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Review: Funeral Train, by Laurie Loewenstein
Akashic, 2022. 263 pp. $38

One evening in 1935, a passenger train derails near Vermilion, a small town in the Oklahoma panhandle. The wreck causes fearsome damage and fills the hospital with the wounded and dying. Sheriff Temple Jennings is overwhelmed, not just with the enormity of the tragedy but its personal nature for him: his beloved wife, Etha, was on that train, and he panics when he can’t find her among the survivors.

Luckily, he soon retrieves his bearings, for the derailment may have been no accident, and there are many threads to follow before he can penetrate the mystery. Meanwhile, his young deputy, Ed McCance, locates Etha and sees her to an ambulance, but the sheriff can’t stop worrying about her. That anxiety doubles when the doctor insists that she stay flat on her back, something she’s never done—and for Christmas, a few days away, her niece and her drunk, deadbeat husband are coming to visit. Etha would move heaven and earth for them.

Law enforcement in those parts usually involves dealing with moonshiners. The federal government may have repealed Prohibition, but local law forbids any alcoholic drink stronger than beer, and beer’s enough to bring about drunk and disorderly behavior.

Also, scarcity arising from the depression and Dust Bowl has influenced certain citizens who might have been law-abiding to stray from the straight and narrow. Scams and dodges come to light all the time. And then there’s Gwendolyn, a heifer who wanders in the roadway, causing trouble for motorists, because her owner can’t manage to keep his fences repaired.

Naturally, these concerns fall away once the derailment happens. And the next night, a woman is murdered while walking her dog in her backyard. Since she lived near the tracks, is her death connected to the railroad sabotage—if that’s what occurred—or a separate crime?

A chief pleasure of Funeral Train is how Loewenstein portrays a Dust Bowl town and its denizens. You can practically feel the grit between your fingers, taste the desperation, the search for sweet or pleasant moments amid the dreariness, the thin margins of just getting by. The author shows the tavern, the hospital, the soda fountain run by the local go-getter, the chicken farmer ornery because he’s deep in debt and his wife has run off with the kids.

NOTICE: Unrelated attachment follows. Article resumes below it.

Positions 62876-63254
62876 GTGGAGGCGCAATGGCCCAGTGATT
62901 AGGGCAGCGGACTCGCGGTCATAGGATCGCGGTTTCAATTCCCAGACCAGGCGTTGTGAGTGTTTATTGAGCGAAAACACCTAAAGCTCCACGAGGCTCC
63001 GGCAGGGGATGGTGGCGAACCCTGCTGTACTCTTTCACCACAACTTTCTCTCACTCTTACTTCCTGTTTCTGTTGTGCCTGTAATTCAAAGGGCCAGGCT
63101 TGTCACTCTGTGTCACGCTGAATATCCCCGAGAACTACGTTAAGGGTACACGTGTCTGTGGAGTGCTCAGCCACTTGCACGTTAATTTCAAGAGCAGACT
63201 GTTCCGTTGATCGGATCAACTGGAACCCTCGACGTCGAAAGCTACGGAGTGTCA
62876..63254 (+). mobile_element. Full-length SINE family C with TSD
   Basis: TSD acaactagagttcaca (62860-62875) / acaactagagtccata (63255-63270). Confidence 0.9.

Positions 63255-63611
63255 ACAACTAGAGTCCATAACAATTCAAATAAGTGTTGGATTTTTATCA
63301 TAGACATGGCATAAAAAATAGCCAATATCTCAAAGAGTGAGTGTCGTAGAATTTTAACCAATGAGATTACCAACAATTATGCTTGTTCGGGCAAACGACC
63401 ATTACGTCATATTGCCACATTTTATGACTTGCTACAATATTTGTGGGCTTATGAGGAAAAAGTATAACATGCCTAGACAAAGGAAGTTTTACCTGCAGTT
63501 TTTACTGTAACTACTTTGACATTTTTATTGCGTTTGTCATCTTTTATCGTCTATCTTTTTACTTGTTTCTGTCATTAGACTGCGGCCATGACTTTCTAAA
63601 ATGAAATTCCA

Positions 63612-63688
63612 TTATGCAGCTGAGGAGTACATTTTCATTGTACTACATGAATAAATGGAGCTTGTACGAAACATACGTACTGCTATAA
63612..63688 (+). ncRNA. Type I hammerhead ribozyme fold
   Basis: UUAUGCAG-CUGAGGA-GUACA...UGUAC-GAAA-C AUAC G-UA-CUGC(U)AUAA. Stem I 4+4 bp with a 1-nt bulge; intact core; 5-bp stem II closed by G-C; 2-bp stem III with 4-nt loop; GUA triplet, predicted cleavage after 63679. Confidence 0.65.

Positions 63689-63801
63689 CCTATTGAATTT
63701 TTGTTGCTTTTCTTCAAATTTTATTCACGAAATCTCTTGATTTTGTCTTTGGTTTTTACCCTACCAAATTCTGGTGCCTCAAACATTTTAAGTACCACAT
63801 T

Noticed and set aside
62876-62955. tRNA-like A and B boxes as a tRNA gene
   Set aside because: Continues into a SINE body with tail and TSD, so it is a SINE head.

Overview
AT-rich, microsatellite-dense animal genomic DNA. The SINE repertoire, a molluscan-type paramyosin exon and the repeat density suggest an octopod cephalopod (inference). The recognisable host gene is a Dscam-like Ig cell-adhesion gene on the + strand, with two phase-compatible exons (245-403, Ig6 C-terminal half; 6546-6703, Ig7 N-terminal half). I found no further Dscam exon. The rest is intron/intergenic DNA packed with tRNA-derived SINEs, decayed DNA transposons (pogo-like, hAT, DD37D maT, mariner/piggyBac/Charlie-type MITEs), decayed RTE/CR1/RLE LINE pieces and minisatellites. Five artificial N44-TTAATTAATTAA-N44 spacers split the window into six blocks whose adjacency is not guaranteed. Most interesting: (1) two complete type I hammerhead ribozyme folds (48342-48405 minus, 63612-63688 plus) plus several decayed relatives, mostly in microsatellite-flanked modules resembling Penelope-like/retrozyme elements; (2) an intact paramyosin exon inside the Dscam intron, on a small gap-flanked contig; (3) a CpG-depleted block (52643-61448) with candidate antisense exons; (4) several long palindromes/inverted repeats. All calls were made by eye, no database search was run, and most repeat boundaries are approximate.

Also, the lawmen have edges and corners, something not every mystery writer bothers with. Temple’s deputy, McCance, was apparently down and out a year before the novel begins, but the sheriff has taken a chance on him. Ed’s trying hard to learn all he can, make a better life for himself and his young bride. You see both lawmen make mistakes and sweat from unexpected danger, not at all sure they’ll make it. I like that too–and the subplot of the visiting niece feels real.

Loewenstein also pays attention to Jim Crow. The Black passengers on the train suffered the worst of the accident, because their segregated car, made of wood rather than metal and in terrible shape, was hooked up right behind the locomotive. In the crash, the car collapsed like a concertina, and the people trapped within got flooded with scalding water from the boiler. The railroad—the Atchison, Topeka and Santa Fe, or AT&SF—shows complete indifference to them.

Among the characters flowing through the novel is Claude Steele, the detective the railroad sends. Temple meets him when he arrives at the station:

Most of the AT&SF policemen that Temple ran into over the years were ex-cops who continued to dress the part: spit-and shine uniforms, brass buttons, epaulets, and visored caps bearing shields. None of the travelers matched that look. A stranger who did approach him, hand out, was outfitted in a bulky topcoat, woolen suit jacket, and greasy vest. Sagging gray trousers overflowed a pair of unbuckled rubber boots—their clasps flapping with each step. Temple swallowed his surprise.

He’s quite a character, Claude, obsessed with railroads. His hobby is collecting railroad spikes, which come in different designs, though that’s changing in the march toward standardization, which he mourns. No one can escape hearing about the various kinds, including the fortyish woman working in the boardinghouse where he rooms, who actually seems interested. As you might guess, Claude’s also enamored of his detective skills, and since Temple, Ed, and he must team up, that affects the story.

This spanking new 1935 prototype of an AT&SF diesel locomotive, not introduced until the following year (courtesy Acme News Service, published by Mexia Weekly Herald, via Wikimedia Commons. Copyright not renewed; public domain)

By now, it’s probably obvious that where some mystery writers toss in historical details and atmosphere almost as an afterthought, Loewenstein focuses on them. Though that gives Funeral Train a rare sense of time and place, I thought one aspect of the mystery a little too cut-and-dried. But it’s a gripping story whose rough edges feel real, depicting people no better than they should be. I recommend it.

Disclaimer: I obtained my reading copy of this book from the public library.